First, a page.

Perhaps that’s because each song on this album has spirit – in every sense of the word – whether its offers a well-deserved swipes at Johnny-Cash-come-lately fans such as on the song “Johnny Cash” or tells tales of love gone horribly wrong such as on the song “Katie.” The much-lauded Canadian folk artist is one of the few musicians who is brave, savvy and talented enough to dig beneath the pretext of a subject and expose its true meaning. Not to carry word play too far, but he’s a true artistic spirit — not that he will admit it.
“Sometimes I wake up at five in the morning and write a song,” he said, talking about how penning such classic compositions comes naturally to him. “I write jazz songs and big band songs, all kinds of songs. Three weeks later, I might start singing it. If it sounds good six months after I wrote it or a year after I wrote it, I might record it. It’s all about the test of time.”
The same could be said of his own career. Although his songs have been covered by everyone from Toby Keith to Alan Jackson and Miranda Lambert, Eaglesmith has chosen to stick to the independent route since he released his debut album in 1980.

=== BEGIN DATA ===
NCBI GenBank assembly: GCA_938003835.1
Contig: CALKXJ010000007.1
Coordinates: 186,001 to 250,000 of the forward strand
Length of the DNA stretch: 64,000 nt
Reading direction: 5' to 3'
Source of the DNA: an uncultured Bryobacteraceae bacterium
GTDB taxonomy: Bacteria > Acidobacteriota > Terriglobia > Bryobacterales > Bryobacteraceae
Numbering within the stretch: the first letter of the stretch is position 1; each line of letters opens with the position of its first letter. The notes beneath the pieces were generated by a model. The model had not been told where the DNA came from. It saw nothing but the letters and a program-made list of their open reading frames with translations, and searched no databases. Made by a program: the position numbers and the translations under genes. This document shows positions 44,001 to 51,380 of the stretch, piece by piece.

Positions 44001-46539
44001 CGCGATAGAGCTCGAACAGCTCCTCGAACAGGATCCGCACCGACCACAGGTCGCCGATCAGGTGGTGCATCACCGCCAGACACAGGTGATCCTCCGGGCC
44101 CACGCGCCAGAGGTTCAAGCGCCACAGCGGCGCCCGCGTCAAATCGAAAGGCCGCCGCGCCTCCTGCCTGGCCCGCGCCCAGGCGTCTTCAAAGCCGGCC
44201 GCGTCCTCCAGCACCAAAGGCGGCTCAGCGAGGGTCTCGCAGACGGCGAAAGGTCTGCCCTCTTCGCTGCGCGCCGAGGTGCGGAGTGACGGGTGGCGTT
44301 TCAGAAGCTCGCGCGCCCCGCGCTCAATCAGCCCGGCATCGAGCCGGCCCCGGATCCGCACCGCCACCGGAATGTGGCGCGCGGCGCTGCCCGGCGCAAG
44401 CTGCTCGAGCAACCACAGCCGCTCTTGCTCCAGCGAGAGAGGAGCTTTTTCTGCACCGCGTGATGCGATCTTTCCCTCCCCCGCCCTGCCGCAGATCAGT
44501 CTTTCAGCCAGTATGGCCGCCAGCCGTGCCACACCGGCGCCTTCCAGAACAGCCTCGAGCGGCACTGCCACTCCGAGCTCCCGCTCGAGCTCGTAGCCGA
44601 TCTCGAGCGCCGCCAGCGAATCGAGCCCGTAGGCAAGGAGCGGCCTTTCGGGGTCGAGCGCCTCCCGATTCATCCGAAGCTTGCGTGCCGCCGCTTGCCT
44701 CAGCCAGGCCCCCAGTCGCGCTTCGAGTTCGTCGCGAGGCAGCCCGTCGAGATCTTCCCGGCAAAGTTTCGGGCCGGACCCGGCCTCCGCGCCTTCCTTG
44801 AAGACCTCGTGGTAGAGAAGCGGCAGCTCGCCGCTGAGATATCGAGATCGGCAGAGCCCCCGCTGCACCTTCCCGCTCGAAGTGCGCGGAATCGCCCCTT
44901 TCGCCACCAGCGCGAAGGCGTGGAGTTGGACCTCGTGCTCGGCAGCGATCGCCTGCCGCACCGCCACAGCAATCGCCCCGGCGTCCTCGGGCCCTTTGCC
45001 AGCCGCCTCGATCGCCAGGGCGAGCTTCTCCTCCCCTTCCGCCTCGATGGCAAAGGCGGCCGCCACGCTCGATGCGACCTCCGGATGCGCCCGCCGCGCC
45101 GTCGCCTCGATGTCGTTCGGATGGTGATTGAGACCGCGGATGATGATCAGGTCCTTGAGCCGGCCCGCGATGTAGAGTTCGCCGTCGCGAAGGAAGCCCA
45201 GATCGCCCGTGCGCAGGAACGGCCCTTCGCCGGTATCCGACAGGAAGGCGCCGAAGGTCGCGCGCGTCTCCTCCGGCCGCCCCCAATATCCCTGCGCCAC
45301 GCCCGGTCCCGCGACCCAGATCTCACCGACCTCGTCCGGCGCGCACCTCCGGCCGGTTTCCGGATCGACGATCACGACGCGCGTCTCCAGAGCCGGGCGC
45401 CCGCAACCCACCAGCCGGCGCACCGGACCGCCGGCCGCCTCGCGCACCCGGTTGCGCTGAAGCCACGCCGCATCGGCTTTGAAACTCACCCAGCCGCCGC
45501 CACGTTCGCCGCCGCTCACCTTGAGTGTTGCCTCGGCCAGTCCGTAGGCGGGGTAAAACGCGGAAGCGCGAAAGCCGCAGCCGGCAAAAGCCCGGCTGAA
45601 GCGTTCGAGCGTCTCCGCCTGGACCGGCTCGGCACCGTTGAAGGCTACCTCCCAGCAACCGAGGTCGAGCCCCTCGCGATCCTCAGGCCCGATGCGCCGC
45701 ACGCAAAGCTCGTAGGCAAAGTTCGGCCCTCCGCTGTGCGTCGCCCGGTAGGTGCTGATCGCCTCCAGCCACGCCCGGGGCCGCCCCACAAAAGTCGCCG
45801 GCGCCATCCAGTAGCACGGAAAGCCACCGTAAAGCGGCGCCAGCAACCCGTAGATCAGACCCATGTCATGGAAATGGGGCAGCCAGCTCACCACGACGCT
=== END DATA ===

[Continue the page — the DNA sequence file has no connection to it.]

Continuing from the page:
And the indie moniker is not just in name only. Consider how he recorded this album live with one microphone onto a one-track reel-to-reel recorder. Eaglesmith said that was the only way he could get the raw, natural quality he heard in the songs. Not that he wanted the album to sound as if it came from the 1950s, when 6 volt batteries powered transistor radios and exposed the world to the then-emerging rock n’ roll sound. The feel he sought — and achieved — on this album was to pay homage to that time.
Anyone who knows even some of Eaglesmith’s music will understand that the mix of contemporary and classic is something of a theme in Eaglesmith’s own life. He may use an I-Pad to jot down his musical ideas, but many of them are strongly tied to his past growing up on an Ontario, Canada farm, one of nine children.
“My Dad had an old console radio on top of the clothes dryer, and when Johnny Cash came on, he would put one hand on each side of the radio and really listen to that song. It really meant that much to him,” he said noting his dad’s love of music inspired him in several ways. “My father was a farmer and he has this great vernacular. He could find every way around swearing and the way he used words was so interesting to me. He was an immigrant and had [a Dutch] accent, but he had a really good vernacular. He really really liked words and was always rhyming.”
Although Eaglesmith doesn’t disagree that he is also a true wordsmith, he doesn’t embrace the notion, either. Instead he talks about how the artistry of songwriting — whether his creations are recorded or not — is — again — spiritual in many ways.
“A lot of my songs are covered and my kids will have them when I die. There is no harm having songs around,” he said. “It’s great to have all of these songs.”
Find out more about Eaglesmith’s music, concerts and other projects on his website.